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The Common Law of Evidence

July 13, 2015

By Find Jay on Google+

Summertime. This past weekend was surely that. Hot; humid; sunny; sultry, you choose the adjective. Big dogs don't do well in the summer heat, so on Sunday, we sent the family off to the beach, while we stayed at home. Air conditioning, cool drinks, a 60" Samsung / flat screen / window-on-the-world, peace and quiet, even the new Daniel Silva novel, what could be bad?

All of it. It was too quiet. There was no noise, no yelling, no this-one-feeling-slighted or this-one-feeling-loved. We had become, somewhere along this hegira, a family man. Our life-sound was not that of one hand clapping on a mountaintop in Tibet, but the shout of "where's the bagel cutter?" in 60x100 on Long Island. Weekend lunch had changed from a smart little café in the newest, hippest neighborhood ("Grilled octopus? How yesterday.") to Boar's Head cold cuts on day old rolls on the backyard deck. Yet, on this past Sunday, with all the free time in the world and no

The Common Law of Evidence

one to take it away from us, we stopped dead in our tracks, like a child's mechanical toy whose internal spring had sprung. Where was the poet, the writer, the raconteur, the fascinating and well-educated boulevardier who once lived in this body? Waiting for his family to return, so they could all go out for Chinese food; so happy that, when they did, he was so overwhelmed, he could barely speak.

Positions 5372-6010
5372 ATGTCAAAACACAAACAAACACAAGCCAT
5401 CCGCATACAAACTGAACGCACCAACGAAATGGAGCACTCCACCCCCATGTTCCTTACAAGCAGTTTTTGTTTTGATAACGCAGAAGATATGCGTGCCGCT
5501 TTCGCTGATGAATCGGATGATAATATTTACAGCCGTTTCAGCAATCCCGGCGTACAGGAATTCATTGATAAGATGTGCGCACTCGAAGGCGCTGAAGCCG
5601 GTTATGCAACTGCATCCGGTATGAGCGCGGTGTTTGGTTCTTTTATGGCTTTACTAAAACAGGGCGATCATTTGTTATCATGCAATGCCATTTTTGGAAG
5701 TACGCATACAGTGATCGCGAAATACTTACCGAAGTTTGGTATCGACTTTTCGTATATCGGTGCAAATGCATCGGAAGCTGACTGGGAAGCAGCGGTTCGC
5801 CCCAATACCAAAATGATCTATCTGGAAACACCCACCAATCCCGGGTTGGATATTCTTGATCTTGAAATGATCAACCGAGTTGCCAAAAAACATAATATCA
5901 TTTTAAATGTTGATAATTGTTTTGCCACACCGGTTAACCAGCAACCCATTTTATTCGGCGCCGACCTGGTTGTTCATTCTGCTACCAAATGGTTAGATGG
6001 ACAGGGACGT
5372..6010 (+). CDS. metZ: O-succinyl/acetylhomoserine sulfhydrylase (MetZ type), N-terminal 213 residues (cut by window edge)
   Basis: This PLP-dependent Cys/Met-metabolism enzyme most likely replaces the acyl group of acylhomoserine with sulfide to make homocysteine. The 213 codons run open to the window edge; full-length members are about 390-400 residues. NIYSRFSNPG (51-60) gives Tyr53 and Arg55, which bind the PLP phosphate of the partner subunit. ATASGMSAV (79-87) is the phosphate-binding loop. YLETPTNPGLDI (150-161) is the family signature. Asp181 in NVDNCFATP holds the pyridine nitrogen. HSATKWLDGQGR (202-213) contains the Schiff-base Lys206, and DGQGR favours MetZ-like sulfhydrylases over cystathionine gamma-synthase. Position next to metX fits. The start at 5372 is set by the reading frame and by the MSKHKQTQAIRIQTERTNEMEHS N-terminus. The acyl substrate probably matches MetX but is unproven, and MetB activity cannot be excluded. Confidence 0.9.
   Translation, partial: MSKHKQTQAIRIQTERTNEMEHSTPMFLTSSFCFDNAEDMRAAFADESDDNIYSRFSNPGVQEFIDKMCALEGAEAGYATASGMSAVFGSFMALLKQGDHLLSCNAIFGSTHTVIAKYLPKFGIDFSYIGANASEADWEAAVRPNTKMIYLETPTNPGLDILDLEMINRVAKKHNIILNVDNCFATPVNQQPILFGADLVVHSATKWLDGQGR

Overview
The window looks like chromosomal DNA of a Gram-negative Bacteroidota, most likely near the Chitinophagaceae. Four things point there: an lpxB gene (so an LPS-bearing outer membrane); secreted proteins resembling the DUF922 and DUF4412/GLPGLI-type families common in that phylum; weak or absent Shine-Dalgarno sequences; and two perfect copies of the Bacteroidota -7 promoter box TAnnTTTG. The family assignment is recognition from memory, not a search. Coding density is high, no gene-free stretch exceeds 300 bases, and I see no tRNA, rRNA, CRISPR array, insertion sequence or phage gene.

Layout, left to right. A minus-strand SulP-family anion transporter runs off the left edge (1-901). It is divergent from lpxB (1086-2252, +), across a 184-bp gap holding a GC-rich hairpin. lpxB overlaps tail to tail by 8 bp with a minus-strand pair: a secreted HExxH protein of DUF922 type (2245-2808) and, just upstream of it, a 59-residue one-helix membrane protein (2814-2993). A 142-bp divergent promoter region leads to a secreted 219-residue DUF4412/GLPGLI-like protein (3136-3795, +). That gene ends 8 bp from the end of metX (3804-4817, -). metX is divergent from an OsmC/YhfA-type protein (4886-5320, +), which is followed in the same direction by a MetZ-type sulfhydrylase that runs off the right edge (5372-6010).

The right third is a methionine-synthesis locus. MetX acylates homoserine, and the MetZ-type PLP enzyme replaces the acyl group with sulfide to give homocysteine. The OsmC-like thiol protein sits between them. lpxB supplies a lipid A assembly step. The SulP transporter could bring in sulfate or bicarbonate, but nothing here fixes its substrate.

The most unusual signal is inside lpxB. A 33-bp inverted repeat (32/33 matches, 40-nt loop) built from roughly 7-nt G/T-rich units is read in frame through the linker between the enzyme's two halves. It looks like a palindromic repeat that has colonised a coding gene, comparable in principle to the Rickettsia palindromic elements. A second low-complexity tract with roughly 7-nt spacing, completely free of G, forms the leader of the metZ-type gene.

We admit we are suckers for an evidence case. Perhaps it's living in a jurisdiction where evidence is still old-school, common law. No true evidence code for us. Instead, we New Yorkers have to actually read cases.

Elvis Taylor was driving along Gates Avenue in Brooklyn, following behind a paratransit vehicle operated by defendant. While stopped at a red light, defendant's vehicle, after attempting to make a right turn the wrong-way into a

one-way street, suddenly backed up, striking Taylor's car. At least, that's the way Taylor saw it. Defendant claimed, instead, that Taylor's car simply rear-ended his while the paratransit vehicle was proceeding through the intersection.

At trial, the court allowed the admission of a police accident report into evidence, penned by an officer who did not see the accident occur. The report was based, instead, on what Taylor and defendant told the officer.

Nay, nay, says AD2 in Taylor v. NYCTA, 2015 NY Slip Op 05931 (2d Dep't 7/8/15). Without even citing its own Johnson v. Lutz, the Court reminds us that the accident report was nothing but inadmissible hearsay in written form; a compilation of information "not explicitly attributed to any witness[.]" How about the statement directly attributed to Taylor, to the effect that defendant had stopped at the intersection and attempted to make a right-turn the wrong-way into a one-way street? Is that hearsay too? Of course it is and, since "[t]his statement is consistent with plaintiff's [Taylor's] trial testimony . . . [it] is not admissible as a statement against interest."